Last year when I visited London, I tortured my niece on the Shoreditch Street Art tour so this year, I decided to revisit the street art scene in London, this time with the other vendor, Alternative London, which offers a pay what you want pricing led by a current street artist. I chose the Alternative London Street Art Tour and my guide was Josh, a local street artist.
The tour would meet under the goat statue at the Spitalfields Market. There were many people waiting on one of the hottest days of the year in London – the group would end up being quite large at 28 people (the previous day, the actual hottest day of the year at 93 degrees, had only 4 people on the afternoon tour). For me, twenty eight people is too large a group for just one tour guide as there are delays to gather round and the inevitable slow photo taker bringing up the rear. The tour was scheduled to be two hours.
Josh, was born in the area and had good insight to lead a tour not only about street art but also of the history of the neighborhood and the many changes that have occurred over the years. For those new to street art, Josh told the group to keep an eye out because street art can be anywhere. Look up and see the sculptures on top of the pole, look at the signs, watch the walls for paste ups and stickers. We crossed the street to stop at the local church, one that is now used vs. years ago when the area was sketchy and the church was falling down.
When we saw the many reproductions of the London street art at a local shop, Josh cautioned us not to buy it as it doesn’t support the artist who created the work. Good reminder for all of us to support local artists.
The group was led down Brick Lane and then we made a left on a side street to look at the wall. I was surprised to see that one art piece, by Stik, was still on the wall a year later (a street art rarity, often occurs when there is a lot of publicity surrounding the art). The fact that no one tagged over the art or fully replaced it was pretty amazing.
One of my favorite walls from last year (painted over two weeks after I left) has a new artwork to display. Which do you prefer?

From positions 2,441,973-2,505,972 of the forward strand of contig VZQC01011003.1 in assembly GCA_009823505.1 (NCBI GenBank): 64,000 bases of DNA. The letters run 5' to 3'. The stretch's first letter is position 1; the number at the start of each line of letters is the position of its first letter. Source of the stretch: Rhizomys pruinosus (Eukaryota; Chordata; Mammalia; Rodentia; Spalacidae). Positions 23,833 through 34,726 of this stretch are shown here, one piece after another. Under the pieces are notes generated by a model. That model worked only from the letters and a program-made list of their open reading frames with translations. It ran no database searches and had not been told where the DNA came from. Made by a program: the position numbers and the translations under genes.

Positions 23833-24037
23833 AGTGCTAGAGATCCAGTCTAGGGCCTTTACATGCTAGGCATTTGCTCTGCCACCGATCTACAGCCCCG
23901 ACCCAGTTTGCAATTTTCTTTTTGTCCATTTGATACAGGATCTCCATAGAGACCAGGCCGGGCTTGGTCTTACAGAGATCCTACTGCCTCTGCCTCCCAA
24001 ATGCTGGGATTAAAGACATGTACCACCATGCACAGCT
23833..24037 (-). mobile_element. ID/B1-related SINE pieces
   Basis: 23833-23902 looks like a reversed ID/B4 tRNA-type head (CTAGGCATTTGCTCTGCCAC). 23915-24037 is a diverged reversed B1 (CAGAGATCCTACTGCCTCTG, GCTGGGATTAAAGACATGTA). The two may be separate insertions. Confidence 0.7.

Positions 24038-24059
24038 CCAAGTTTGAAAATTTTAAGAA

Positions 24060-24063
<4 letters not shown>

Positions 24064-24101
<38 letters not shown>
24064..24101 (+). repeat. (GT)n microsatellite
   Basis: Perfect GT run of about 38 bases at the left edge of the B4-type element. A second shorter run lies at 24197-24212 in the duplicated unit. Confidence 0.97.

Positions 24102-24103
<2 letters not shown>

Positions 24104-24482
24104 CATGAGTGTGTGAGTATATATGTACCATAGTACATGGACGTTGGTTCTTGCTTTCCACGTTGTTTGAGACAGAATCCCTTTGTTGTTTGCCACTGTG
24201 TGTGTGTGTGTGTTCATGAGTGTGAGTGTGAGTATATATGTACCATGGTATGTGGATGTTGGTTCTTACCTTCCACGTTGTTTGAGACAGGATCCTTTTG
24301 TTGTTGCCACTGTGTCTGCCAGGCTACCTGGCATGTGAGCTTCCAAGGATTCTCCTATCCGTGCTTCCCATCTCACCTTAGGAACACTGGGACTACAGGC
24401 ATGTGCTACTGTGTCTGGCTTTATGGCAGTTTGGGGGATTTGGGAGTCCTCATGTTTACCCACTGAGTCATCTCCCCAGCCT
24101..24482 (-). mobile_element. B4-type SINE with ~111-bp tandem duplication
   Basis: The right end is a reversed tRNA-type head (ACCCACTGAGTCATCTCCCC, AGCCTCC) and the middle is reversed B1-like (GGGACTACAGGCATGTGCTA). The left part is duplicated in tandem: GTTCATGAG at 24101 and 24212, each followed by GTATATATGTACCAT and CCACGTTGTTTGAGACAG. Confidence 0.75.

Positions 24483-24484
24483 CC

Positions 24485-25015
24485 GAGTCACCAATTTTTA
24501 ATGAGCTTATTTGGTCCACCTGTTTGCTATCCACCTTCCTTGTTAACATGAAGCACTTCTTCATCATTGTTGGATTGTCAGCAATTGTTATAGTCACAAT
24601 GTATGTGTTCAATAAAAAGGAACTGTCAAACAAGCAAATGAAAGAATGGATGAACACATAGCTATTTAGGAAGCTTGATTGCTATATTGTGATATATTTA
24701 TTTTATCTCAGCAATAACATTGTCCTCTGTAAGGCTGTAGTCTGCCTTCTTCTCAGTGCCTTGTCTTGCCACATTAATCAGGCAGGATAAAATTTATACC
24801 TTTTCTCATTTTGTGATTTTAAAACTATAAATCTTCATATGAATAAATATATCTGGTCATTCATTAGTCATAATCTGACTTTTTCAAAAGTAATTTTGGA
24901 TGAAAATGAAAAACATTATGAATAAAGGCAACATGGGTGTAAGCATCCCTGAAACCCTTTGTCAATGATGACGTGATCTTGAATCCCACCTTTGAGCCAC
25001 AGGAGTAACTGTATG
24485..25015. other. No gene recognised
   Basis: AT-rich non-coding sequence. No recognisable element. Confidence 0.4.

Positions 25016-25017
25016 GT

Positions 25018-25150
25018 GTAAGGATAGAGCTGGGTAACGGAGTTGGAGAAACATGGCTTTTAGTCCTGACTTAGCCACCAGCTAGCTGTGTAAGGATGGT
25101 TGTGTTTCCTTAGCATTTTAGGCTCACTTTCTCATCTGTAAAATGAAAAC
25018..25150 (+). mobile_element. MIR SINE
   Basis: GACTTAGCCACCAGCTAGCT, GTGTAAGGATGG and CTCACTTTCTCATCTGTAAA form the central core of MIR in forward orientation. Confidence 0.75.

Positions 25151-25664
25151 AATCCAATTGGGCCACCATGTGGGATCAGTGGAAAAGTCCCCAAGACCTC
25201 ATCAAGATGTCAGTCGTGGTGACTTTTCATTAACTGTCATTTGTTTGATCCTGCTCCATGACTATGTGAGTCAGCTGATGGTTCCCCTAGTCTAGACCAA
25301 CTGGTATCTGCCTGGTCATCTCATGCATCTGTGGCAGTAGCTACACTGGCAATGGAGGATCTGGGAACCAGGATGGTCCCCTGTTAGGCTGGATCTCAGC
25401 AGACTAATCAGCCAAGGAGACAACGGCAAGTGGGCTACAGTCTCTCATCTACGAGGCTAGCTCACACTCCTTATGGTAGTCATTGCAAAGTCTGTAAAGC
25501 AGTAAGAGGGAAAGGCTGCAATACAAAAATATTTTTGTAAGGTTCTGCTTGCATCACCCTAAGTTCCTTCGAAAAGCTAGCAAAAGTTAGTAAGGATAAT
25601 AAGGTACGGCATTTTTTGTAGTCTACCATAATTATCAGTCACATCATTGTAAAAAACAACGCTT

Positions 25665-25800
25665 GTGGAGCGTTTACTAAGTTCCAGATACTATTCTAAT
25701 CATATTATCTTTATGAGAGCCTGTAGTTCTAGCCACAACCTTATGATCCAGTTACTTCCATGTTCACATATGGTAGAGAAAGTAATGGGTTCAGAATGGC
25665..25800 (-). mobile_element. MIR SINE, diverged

Around the corner, past the park and under the train tracks, the walls were tagged with graffiti – classic graffiti in the barren space under the concrete.
Walking back toward the starting point we passed the Invader piece on the side of a carpark. The Star Wars art came with a funny story of how it was put up in the day with the cops driving by unaware. The artist and friends were dressed as construction workers going as far as closing part of the road and directing traffic. No hiding in the dark of night trying to avoid detection – this was installed in the day in full view of the world – that’s pretty ballsy.
The tour was different than the one I did last year – it was shorter (2 hours vs. 3 hours) and much larger (28 ppl vs. 12 ppl). We didn’t see the Banksy which surprised me – last year the group was excited to find a Banksy, this year, it didn’t seem that the group knew much about street art (hence the tour).
Josh talked about some of the art that he didn’t like especially the Harry Potter series we passed which I felt was a bit inappropriate as we all have our own opinions about “what is art”. Comparing to last year’s tour, this was an appetizer into the world of street art and sufficient if you want a quick two hours and pay what you want.
Josh held out a hat for everyone to throw in what they wanted to pay. The Shoreditch tour I did last year was £15 for three hours and while I could have thrown in £10 for the two hour tour, I saw others throwing in just £5 (really folks? if you can afford to visit London you can afford to be a bit more generous that that – let the guide get two pints for pete’s sake!) so I threw in £15.